19) Walter Payton played at Jackson State University from 1971 to 1974. By the time he graduated, he had set an NCAA record for most points—464—in four years.

20) James Meredith, the first African-American student to enroll at the University of Mississippi, nearly gives his life to fight for civil rights. On June 6, 1966, he began a solo march from Memphis, Tennessee to Jackson to promote voter registration among African-Americans in the South. (The Early Voting Rights Act had passed into law the previous year.) On the second day of the march, a white man shot and wounded Meredith several times. By the time he joined the march near Jackson, it had grown to 15,000 participants and over 4,000 new voters had been registered.

Jackson Metropolitan Area, Mississippi

21) Mississippi chose to retain prohibition for 33 years after the Volstead Act was repealed. In 1966, an event dampened the last dry spell. Hinds County Sheriff Tom Shelton made a surprise raid on the Jackson Country Club, where celebrities including the governor were celebrating Mardi Gras with illegal liquor. Many fans were arrested, prompting the state legislature to quickly pass a law that would allow individual counties to decide whether to legalize alcohol – effectively repealing statewide prohibition. to do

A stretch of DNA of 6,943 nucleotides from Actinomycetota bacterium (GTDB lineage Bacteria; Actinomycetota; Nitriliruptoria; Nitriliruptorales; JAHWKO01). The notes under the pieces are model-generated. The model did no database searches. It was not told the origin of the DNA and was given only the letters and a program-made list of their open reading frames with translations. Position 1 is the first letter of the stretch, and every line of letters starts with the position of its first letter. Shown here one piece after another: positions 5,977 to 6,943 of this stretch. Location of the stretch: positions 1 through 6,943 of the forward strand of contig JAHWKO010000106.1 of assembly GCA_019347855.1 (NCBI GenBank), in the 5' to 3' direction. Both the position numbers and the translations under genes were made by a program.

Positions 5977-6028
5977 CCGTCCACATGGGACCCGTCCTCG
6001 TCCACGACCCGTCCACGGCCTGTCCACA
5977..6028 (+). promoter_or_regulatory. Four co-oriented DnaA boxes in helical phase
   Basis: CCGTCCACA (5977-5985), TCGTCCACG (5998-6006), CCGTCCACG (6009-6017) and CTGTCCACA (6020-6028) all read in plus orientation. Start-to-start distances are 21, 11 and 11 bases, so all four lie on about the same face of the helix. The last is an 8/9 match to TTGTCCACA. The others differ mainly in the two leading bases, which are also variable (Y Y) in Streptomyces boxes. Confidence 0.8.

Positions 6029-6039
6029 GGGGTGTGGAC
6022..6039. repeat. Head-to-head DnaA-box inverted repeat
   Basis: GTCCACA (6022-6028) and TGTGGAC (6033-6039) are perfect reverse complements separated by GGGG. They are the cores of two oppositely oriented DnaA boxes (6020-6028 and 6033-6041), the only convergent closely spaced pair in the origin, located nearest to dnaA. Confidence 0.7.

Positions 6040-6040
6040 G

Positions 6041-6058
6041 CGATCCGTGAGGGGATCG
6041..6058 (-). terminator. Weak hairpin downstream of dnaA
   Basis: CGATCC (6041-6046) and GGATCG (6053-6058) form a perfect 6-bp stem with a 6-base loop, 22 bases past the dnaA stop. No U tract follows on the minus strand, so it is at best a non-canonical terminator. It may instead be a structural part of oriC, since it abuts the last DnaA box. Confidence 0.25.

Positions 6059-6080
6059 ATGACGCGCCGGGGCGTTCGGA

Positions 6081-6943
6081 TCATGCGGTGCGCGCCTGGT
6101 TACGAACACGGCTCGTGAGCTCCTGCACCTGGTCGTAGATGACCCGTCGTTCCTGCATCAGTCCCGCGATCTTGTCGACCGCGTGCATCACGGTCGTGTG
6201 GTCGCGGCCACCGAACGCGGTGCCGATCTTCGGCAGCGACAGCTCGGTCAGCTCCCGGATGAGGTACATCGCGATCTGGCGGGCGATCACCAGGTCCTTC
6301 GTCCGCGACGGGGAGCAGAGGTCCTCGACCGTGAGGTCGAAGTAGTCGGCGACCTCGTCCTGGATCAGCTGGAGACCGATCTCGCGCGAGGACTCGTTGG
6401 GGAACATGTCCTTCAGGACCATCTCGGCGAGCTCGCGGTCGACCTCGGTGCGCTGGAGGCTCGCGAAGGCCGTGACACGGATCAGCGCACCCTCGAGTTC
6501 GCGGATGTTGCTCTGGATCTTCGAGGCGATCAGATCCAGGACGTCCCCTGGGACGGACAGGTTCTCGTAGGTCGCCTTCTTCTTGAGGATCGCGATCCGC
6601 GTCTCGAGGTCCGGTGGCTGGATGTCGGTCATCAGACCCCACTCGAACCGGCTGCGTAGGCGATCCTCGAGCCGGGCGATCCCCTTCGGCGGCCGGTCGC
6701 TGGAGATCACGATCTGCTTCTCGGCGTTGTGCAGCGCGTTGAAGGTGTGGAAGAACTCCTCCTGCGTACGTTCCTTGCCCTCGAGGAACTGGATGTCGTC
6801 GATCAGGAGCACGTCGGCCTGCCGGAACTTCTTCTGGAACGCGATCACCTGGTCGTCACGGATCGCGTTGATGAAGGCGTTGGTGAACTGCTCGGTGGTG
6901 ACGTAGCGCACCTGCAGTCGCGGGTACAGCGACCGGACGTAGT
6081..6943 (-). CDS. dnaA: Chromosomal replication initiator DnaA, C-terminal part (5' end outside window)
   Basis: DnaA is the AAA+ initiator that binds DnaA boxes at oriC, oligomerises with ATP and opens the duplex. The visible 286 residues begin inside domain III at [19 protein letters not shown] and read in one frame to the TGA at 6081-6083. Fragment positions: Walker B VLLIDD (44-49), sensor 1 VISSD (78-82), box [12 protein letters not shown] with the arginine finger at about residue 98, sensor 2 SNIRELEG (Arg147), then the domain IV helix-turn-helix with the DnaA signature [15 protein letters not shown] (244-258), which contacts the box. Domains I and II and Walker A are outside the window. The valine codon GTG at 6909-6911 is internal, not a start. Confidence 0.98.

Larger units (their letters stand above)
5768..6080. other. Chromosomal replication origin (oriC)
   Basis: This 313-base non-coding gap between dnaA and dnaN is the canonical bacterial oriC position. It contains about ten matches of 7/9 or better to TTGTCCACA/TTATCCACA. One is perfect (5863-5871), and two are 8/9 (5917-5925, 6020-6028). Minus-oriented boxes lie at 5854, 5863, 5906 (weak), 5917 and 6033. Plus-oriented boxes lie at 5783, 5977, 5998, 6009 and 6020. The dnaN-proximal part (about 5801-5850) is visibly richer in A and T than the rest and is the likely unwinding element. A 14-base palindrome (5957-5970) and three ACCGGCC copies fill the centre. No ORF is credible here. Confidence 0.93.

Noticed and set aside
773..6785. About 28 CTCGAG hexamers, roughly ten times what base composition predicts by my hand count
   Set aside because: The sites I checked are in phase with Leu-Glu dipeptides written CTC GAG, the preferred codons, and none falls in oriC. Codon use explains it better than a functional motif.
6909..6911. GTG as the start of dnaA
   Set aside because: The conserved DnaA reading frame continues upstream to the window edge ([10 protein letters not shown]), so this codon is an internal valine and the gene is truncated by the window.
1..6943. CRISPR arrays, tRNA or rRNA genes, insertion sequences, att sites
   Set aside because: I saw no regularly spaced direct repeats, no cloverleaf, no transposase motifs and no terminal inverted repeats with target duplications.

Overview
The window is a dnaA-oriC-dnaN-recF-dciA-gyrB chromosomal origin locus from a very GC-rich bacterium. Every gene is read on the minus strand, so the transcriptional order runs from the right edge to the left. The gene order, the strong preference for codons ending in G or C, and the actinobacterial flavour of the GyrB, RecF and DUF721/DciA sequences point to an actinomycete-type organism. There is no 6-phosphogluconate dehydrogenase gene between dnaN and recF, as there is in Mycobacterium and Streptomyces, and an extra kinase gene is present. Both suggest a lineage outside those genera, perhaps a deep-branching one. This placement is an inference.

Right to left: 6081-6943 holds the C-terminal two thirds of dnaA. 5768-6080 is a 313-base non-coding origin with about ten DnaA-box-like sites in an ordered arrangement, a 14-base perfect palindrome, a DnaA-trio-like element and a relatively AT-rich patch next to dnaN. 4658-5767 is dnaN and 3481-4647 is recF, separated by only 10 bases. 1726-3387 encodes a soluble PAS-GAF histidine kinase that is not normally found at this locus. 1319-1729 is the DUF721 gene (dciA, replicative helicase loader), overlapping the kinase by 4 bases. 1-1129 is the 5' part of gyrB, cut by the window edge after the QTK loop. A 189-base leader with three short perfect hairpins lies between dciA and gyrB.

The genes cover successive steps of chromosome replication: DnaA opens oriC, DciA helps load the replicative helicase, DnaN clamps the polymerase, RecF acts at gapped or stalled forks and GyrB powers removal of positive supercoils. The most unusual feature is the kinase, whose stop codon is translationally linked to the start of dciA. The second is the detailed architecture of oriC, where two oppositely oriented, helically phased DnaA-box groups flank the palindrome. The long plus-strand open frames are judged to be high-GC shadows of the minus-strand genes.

22) What does Jackson have in common with Moscow, Helsinki and Varna? They are the only four cities to host the two-week International Ballet Competition (IBC), where the world’s best dancers compete for medals, scholarships and fame. Jackson’s dance teacher, Thalia Maria, helped the IBC establish Jackson as the only U.S. host city, and the county has hosted the competition every four years since 1979.

23) The University of Mississippi (Ole Miss) and Mississippi State face off in the annual Egg Bowl, symbolizing the Battle of the Golden Egg, an annual college football game in 1903. The show took place in Jackson. 29 on different occasions.

24) Baltimore native James D. Lynch was the first African-American to hold a major political office in Mississippi. In 1869, he was elected Secretary of State, a position he held until his death in 1872. Lynch also attended the 1872 Republican National Convention as a delegate. He is buried in Greenwood Cemetery in Jackson.

Map Of The State Of Mississippi, Usa

25) Pascagoula Street is home to the International Museum of Muslim Culture. Conceived by longtime Jacksonians Okolo Rashid and Imad al-Turk, it is the first museum in America designed to showcase Islamic culture and history. When it opened in 2001, former Governor William Winter celebrated the building. “It really breaks the mold,” he said. “It’s the opposite of what most Americans think of Jackson, Mississippi.” The US state of Mississippi currently has 30 statistical units designated by the Office of Management and Budget (OMB). On March 6, 2020, OMB designated consolidated census tracts, four metropolitan census tracts, and 19 micropolitan census tracts in Mississippi.

The Office of Management and Budget (OMB) has identified more than 1,000 census sites for the United States and Puerto Rico.

These census tracts are important geographic markers of population groups used by OMB, the United States Census Bureau, for planning.